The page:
Prelim Snippets 17-12-2019

1. Government Instant Messaging System (GIMS):

Why in News?
  • The government has started testing its Government Instant Messaging System (GIMS):
About Government Instant Messaging System (GIMS):
  • Designed and developed by National Informatics Centre (NIC).
  • It is being packaged for employees of Central and state government departments and organisations for intra and inter organisation communications.
  • It is an Indian equivalent of popular messaging platforms, such as WhatsApp and Telegram, for secure internal use.
  • It is being developed as a secure Indian alternative without the security concerns attached with apps hosted abroad or those owned by foreign entities.
  • Like WhatsApp, GIMS employs end-to-end encryption for one-to-one messaging.
Value addition for Mains:
Need for and significance:
  • The launch of the new app comes amid the recent controversy over the WhatsApp breach. Some Indian users’ mobile devices were targeted through a spyware called Pegasus recently.
  • GIMS is being touted as a safer bet as the platform has been developed in India, the server hosting it is installed within the country and the information stored would be in government-based cloud — NIC-operated data centres that are only meant for captive use by the government and its Departments.

2. Mallakhamba

Why in News?
  • Mallkhamba art form is recently displayed in the “The Fitness Arts Festival” of Maharashtra.
About Mallakhamba:
  • Mallakhamba is a traditional sport, in which a gymnast performs aerial yoga postures and wrestling grips on a hanging wooden pole, cane, or rope.
  • Mallakhamb (‘malla’ meaning ‘wrestler’ and ‘khamb’ meaning ‘pole’).
  • It is performed as an art form, especially during national festivals.
  • The pole is usually made from Indian rosewood polished with castor oil.
  • This traditional sport is more prevalent in Maharashtra and adjacent regions.
  • In 2013, Madhya Pradesh declared Mallakhamba the state sport.

3. Bougainville – A new country in the Pacific

Why in News?
  • The Autonomous Region of Bougainville, a chain of islands that lie 959 kilometres northwest of Papua New Guinea’s (PNG) capital, Port Moresby, has recently voted for its independence.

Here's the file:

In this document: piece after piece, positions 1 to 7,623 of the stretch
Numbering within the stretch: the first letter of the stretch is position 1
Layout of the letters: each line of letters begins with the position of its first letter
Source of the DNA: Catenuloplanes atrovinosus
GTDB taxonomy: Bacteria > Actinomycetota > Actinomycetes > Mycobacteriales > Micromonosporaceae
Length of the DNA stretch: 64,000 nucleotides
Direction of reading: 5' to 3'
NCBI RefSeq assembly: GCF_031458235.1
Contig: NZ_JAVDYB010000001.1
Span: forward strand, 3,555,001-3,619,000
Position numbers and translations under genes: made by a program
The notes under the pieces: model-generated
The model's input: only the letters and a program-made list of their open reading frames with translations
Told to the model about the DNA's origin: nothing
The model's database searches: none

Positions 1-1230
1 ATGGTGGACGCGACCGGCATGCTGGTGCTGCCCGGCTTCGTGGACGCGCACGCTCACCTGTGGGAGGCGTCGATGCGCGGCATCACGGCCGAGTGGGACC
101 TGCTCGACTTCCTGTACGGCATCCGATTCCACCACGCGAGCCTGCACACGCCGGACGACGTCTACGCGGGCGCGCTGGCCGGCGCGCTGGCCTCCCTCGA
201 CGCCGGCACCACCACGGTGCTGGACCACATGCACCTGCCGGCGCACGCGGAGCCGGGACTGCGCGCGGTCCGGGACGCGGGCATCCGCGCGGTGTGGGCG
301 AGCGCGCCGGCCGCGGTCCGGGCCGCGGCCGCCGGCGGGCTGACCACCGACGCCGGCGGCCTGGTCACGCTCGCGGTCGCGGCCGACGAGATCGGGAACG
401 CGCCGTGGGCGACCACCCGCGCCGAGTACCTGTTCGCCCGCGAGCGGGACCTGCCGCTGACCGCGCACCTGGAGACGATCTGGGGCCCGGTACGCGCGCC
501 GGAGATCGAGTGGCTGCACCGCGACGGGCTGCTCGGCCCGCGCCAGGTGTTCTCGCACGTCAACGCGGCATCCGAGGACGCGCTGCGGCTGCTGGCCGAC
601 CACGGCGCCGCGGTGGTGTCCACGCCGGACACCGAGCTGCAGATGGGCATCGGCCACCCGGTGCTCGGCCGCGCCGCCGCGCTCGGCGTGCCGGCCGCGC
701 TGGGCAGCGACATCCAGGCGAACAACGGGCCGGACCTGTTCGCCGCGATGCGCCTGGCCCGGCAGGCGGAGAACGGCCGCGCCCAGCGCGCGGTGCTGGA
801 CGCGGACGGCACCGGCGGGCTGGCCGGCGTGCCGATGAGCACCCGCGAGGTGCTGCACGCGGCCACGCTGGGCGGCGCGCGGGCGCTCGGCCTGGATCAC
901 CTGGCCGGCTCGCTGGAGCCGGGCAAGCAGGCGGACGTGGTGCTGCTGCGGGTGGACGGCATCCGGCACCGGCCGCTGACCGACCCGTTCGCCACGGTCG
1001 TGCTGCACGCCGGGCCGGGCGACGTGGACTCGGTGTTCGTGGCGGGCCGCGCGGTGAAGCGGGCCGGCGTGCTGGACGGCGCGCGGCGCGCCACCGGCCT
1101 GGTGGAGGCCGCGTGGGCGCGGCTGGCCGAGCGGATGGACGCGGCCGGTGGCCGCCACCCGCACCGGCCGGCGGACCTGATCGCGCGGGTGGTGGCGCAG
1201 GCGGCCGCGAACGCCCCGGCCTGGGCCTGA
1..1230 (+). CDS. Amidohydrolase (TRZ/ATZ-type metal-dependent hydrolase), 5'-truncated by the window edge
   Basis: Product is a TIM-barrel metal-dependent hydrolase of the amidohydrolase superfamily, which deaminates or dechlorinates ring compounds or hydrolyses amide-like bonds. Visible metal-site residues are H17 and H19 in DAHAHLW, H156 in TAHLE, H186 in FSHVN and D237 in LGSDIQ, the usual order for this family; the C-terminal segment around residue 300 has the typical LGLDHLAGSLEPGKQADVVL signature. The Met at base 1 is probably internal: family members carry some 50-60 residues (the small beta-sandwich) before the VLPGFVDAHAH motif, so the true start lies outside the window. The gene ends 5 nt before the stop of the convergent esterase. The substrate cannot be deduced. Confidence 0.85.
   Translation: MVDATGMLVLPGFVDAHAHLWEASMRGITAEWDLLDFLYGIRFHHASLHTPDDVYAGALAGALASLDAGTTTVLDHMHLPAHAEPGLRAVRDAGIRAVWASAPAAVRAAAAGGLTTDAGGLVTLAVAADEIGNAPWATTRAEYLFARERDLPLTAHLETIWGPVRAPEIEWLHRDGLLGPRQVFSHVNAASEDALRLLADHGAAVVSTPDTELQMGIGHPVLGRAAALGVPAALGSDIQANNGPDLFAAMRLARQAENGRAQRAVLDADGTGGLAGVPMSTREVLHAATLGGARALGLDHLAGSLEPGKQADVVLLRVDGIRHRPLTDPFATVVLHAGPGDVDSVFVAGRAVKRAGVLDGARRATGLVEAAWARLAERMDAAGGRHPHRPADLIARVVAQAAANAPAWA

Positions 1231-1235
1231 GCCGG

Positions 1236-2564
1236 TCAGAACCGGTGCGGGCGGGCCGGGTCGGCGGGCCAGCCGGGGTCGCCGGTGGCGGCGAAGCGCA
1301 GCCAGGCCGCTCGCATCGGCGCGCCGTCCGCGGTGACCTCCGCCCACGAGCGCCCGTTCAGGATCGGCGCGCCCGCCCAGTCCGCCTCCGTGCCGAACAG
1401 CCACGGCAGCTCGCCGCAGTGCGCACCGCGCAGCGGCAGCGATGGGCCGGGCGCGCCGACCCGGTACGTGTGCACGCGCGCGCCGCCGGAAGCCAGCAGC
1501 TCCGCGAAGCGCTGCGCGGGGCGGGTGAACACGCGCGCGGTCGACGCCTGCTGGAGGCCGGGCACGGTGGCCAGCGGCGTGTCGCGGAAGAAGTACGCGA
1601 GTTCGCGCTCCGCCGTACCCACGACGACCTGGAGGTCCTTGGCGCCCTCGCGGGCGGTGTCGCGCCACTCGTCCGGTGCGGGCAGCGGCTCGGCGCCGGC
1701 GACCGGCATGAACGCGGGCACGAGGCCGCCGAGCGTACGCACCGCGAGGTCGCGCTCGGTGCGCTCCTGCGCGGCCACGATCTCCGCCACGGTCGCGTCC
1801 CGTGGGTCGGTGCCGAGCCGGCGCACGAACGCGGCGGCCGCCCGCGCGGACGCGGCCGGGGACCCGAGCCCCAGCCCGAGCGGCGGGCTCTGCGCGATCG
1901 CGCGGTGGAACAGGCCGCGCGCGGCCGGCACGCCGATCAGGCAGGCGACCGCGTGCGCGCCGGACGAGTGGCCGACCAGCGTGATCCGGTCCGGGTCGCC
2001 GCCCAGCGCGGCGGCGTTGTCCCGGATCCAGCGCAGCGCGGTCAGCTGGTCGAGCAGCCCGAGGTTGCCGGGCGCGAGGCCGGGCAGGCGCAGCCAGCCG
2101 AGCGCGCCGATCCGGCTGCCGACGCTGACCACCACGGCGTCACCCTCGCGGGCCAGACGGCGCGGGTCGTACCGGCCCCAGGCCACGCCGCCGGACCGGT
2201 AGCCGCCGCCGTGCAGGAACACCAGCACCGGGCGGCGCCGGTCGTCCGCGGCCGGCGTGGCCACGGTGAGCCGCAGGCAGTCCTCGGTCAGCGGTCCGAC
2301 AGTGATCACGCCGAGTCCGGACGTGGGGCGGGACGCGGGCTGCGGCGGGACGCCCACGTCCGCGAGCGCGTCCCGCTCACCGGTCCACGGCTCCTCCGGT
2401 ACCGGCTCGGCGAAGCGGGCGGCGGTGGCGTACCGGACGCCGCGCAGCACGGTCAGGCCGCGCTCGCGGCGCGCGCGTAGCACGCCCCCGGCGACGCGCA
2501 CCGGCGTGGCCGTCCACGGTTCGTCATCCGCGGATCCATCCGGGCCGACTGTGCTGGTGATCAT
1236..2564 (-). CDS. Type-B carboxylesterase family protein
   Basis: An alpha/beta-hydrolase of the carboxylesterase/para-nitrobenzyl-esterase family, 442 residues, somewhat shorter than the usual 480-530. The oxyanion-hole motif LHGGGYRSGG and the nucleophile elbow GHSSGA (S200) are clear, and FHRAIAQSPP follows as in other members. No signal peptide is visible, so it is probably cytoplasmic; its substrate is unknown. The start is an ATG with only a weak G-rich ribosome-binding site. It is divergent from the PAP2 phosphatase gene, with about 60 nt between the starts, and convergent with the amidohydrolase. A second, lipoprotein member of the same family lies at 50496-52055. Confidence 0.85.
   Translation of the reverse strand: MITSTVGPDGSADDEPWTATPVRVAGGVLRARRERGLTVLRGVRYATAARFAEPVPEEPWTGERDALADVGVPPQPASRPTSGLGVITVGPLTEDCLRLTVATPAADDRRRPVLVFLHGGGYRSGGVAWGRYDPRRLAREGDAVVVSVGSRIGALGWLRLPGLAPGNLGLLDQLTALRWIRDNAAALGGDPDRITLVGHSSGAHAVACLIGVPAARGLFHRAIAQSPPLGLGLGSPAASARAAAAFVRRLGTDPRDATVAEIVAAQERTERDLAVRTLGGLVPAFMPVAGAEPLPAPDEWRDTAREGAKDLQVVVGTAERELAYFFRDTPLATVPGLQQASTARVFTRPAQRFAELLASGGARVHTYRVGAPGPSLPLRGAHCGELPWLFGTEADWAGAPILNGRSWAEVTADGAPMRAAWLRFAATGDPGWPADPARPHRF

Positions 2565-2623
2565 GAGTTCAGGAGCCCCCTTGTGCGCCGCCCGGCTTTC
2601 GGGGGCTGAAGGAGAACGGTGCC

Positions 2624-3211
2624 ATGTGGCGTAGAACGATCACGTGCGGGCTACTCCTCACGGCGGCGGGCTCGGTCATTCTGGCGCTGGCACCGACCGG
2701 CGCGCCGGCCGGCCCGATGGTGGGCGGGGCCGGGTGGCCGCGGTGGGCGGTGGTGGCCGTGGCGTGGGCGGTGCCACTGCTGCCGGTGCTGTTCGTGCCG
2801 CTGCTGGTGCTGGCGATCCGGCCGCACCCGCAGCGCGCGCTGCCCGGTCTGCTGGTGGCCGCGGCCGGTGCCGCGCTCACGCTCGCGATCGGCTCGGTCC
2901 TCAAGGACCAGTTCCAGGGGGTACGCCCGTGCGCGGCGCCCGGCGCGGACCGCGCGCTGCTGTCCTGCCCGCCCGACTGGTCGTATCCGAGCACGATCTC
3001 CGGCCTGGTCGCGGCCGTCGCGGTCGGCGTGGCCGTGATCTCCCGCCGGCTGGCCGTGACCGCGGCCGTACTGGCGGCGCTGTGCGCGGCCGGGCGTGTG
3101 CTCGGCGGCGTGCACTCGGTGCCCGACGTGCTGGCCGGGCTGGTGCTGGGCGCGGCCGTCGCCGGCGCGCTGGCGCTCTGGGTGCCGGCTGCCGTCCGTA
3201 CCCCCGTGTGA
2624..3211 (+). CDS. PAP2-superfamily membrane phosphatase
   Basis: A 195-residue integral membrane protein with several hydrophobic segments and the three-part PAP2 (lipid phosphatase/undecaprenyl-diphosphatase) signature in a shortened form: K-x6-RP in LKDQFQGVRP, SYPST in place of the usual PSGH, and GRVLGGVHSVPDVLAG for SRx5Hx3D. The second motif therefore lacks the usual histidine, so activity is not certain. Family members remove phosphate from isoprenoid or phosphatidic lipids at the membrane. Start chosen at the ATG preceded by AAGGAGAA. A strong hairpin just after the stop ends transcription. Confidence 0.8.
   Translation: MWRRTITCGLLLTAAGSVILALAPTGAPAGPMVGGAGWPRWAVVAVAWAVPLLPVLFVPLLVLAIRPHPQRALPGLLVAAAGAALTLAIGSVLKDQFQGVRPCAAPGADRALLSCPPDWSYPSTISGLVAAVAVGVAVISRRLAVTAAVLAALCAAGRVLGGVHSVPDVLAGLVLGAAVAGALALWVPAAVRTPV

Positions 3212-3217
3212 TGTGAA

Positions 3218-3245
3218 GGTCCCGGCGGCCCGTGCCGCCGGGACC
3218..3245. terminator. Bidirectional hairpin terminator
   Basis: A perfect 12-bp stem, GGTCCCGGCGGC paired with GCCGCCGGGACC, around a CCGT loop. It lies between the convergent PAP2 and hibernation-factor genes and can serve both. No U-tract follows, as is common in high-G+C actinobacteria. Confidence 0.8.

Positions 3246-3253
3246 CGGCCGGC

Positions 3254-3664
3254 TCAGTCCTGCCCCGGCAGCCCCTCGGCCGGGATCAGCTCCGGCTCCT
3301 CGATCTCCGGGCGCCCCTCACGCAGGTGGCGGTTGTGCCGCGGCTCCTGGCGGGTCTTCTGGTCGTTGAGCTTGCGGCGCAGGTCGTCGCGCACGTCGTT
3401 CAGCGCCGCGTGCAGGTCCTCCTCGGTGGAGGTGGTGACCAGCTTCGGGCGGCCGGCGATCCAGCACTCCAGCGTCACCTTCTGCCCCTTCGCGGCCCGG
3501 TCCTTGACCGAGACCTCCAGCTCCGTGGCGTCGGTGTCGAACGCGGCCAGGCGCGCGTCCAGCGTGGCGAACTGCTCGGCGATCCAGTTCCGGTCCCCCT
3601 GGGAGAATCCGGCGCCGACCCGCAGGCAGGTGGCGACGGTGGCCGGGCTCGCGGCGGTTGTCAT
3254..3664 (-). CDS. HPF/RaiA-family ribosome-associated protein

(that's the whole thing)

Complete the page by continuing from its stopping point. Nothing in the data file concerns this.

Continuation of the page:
China’s interest in Bougainville:
  • For the broader region, an independent Bougainville has a number of implications.
  • Firstly, it sends a strong signal for other self-determination movements across the Pacific, including in New Caledonia which will hold a second referendum for independence in 2020.There are also geopolitical implications. The referendum has taken place during a period of heightened strategic anxiety among the Pacific’s so-called traditional partners — Australia, NZ and the US, as well as the UK, France and Japan.
  • There have long been concerns China will seek to curry influence with an independent Bougainville.
  • Beijing’s interest in Bougainville is two-fold: First, it is seeking to shore up diplomatic support in the Pacific Islands region, thereby reducing support for Taiwan which lost a further two Pacific allies this year.
  • And second, to access to resources, namely fisheries and extractive minerals.
  • The current strategic prism of China is about debt-trap diplomacy to undermine the importance of local dynamics and the resilience of Bougainville people.
Bougainville Referendum:
  • The referendum marks an important part of a peace agreement signed almost 20 years ago.The 2001 Bougainville Peace Agreement ended the deeply divisive nine year conflict (1988-1997) that lead to the deaths of approximately 20,000 people, or about 10 per cent of Bougainville’s population. The referendum, however, is non-binding.